The beginning of January also marked the end of my first month of using the convict conditioning system. When I started the Primal Blueprint, I stopped doing the running as I felt I had achieved what I set out to achieve, and I was concerned that long term I was going to get an injury. I was already feeling it in the knees.
I started with the ‘Lifting Heavy Things’ or LHT progressions as described in the Primal Blueprint. Taking my cue from the success I had with the C25k, I decided to take the time to do the self assessment that is included in the free fitness ebook, and start where Mark recommended.
So I began, and I did all of the exercises regularly, and I was soon hitting the progression standards for the early progressions. I found that on the dive bombers in particular that I was struggling with sufficient range of motion in my shoulders, yet I could do the required number of beginner reps of the overhead press, so I went straight to that step. Soon I was doing most of ‘the essential primal movements’ and looking back on my notes, I wasn’t doing to badly. 2 sets of 35 full push ups with good form etc. My workouts were taking around 45 min each, and I felt like I wasn’t getting them in anywhere near frequently enough. It was getting to the point that I was running 2 to 3 weeks between workouts, then over a month! I just wasn’t making progress, and something wasn’t working for me.
I realised this around mid-November 2011, so I started to look around the primal/paleo community a little more for other options. The big thing seemed to be Olympic Lifts. We have a fitness room at work, with treadmills, weight machines & some free weights,so I could check that out and do some serious iron pumping. I started looking at programs: starting strength, stronglifts, etc. Watching youtube clips of Rippetoe coaching the correct form, pricing up bars & bumpers online.
Then I heard about convict conditioning and got curious. Curious like I was when I first heard of the Primal Blueprint. This was mostly due to the announcement of the release of convict conditioning 2. Which many in the community said they were looking forward to. So I got my hands on CC2. Pretty much right at the front of the book, it says that if you are looking for workouts, they are n CC1. I read CC2 in just over a day, and a great deal of it made sense so I got CC1 as well. That also took little over a day to read the first time. I just couldn’t put it down. This was exactly the sort of thing I had been looking for all those years ago when I was stuck in a tiny cabin off base with the navy. Those cabins actually make a cell look quite luxurious.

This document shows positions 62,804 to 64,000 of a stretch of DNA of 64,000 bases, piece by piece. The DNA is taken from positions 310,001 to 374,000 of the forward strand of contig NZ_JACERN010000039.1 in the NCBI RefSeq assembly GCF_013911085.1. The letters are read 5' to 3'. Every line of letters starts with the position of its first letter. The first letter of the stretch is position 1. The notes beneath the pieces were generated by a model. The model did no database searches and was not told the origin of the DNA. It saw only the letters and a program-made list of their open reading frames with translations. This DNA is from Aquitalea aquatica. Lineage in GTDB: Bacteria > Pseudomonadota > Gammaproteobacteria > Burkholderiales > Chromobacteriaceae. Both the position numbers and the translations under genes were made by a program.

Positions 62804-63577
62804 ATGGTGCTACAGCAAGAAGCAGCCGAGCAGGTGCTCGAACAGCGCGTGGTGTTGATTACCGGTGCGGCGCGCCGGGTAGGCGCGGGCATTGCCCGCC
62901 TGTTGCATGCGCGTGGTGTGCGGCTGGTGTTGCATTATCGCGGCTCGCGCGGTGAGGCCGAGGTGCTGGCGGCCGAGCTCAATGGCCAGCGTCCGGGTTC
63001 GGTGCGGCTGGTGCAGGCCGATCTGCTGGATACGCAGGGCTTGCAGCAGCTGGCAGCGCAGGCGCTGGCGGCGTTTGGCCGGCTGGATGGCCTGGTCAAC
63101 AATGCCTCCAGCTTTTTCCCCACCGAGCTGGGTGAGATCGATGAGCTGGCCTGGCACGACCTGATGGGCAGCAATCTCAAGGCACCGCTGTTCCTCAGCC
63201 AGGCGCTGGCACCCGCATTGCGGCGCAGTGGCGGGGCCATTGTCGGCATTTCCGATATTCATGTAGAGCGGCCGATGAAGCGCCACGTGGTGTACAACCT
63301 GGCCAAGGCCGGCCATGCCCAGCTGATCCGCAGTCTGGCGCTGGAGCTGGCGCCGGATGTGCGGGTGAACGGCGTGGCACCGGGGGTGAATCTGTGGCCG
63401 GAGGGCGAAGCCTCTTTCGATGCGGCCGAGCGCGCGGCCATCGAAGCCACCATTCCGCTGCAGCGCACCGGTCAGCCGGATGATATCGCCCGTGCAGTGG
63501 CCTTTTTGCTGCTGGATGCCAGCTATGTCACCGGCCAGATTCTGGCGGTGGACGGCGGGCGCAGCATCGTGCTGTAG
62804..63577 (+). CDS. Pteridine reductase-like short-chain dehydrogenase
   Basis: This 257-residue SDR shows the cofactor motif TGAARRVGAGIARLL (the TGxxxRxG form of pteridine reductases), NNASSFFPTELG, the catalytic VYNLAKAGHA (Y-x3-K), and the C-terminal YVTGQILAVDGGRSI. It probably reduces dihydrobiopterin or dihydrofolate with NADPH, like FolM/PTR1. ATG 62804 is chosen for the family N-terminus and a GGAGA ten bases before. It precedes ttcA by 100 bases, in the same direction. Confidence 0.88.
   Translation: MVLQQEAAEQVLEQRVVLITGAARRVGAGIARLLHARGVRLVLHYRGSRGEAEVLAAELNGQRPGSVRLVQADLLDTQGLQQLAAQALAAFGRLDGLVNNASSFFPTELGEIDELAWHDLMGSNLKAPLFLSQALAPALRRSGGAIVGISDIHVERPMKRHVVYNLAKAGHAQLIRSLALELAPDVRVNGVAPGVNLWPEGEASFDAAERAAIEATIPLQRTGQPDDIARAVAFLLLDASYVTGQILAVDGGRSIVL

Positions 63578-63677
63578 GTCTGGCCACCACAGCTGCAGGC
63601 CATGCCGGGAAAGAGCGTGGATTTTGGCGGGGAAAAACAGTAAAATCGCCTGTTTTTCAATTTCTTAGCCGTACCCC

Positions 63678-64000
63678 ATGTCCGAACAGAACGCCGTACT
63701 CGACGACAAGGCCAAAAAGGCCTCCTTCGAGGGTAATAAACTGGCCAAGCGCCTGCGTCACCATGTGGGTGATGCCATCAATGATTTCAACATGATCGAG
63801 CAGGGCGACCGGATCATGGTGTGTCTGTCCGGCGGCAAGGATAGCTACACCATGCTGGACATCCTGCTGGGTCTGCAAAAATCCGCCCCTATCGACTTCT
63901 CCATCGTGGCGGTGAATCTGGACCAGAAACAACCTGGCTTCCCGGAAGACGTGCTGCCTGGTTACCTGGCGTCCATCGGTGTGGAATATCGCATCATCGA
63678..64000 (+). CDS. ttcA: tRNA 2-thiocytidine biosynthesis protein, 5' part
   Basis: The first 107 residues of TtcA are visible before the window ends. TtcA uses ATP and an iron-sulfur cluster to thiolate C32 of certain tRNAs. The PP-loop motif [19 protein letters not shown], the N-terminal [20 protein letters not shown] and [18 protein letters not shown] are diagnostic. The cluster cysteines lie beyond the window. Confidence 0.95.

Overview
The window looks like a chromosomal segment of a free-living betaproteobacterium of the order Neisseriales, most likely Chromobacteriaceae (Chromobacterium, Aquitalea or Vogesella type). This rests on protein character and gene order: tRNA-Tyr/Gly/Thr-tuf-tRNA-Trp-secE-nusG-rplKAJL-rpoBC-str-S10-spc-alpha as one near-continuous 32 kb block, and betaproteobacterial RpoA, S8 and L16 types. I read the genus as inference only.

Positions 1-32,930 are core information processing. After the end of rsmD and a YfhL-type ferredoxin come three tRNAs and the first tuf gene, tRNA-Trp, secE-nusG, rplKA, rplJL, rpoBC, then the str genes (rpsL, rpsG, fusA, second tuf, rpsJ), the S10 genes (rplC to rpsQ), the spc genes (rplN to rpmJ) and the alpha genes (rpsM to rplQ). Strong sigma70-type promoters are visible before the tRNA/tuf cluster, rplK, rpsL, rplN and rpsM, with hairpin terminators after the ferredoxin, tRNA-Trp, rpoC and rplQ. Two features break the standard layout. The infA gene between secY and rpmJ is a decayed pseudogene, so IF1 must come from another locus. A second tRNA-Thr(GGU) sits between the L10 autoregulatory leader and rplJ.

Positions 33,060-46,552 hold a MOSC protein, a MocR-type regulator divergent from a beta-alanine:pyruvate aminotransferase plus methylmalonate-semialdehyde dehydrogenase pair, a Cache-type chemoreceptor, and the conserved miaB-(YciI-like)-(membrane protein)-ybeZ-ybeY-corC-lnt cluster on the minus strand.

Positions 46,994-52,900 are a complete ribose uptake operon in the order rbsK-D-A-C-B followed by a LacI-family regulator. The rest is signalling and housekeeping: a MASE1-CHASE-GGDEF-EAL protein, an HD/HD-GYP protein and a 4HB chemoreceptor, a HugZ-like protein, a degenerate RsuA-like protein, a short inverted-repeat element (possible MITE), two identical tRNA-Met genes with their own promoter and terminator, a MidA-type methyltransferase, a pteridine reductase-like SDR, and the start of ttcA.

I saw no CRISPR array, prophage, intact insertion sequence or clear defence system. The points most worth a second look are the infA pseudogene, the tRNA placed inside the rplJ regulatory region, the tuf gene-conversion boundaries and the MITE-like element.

When I first saw the illustrations, flipping through the book, I was a little disappointed: Full pushups was step 5 of the progressions, the progression standard was 2 sets of 20. I was already knocking out 2 sets of 35, albeit with maximum effort. I had no doubt thatI could make the intermediate standard of the next progression and do 2x 10 close push ups.
After then reading the book properly, I decided “settle down, ego-boy; start at the beginning. Remember the C25k and how you thought running for 60 sec at a time was not even worth doing? Remember how day 3 of week 5 kicked your ass?”
So I decided to start at the beginning. I did make one concession to my ego, by starting with the ‘Good Behaviour’ program, rather than the ‘New Blood’ one. This has more to do with my work pattern and shifts meaning that a three day break in the middle had the potential to cause me to stall out. The day on/day off routine fits much better.
So then there I was going from a reasonable effort at full push ups to 1 set of 10 wall pushups. Never mind. Like the diet, I have decided that I am in this for the long haul, so at the other end, the time I spent at the very beginning will be like a blink.
The first week went well, and then the second week I made the intermediate standard, and still felt good. By this time I had also read through both books a few times. I decided it was time to add in the stretches from CC2. The book said every day was good, so that’s what I did.
With the exercises I knew that I could make the progression standard, so I decided to do a couple of weeks at progression standard to make sure I wasn’t pushing myself to progress too early. I really wanted to lay that foundation. That whole “Stay on the level as long as you can, until it no longer works for you” mindset.
In the second week at progression standard I decided to start with the calf and grip work on my rest days, rather than skipping days/workouts, I actually get restless on the rest days (great oxymoron right there).
I’m doing the level 2 stretches, and feel ready to step it up to level 3, except I struggle to get off the ground for the N hold. With the daily stretches, I’m also adding in a 60 sec plank hold and 10 min of meditation. So the stretches & plank take me 5 minutes a day, and that includes 2.5 minutes of rest.
My arms feel bigger now than they did when I was busting out full pushups, although I think a lot of that is down to a 30 sec straight bridge hold every day. I have always been a little lop-sided, but my left arm is not keeping up with my right at all. I’m not sure what to do about that at the moment, I expect it will even out as the exercises progress.
Looking back, I think I could have had similar success with the blueprint progressions if I had approached them in the right way: only do a couple of exercises each workout and cycle through them, and really work those early progressions. These lessons are also serving me well with my martial arts practice as well.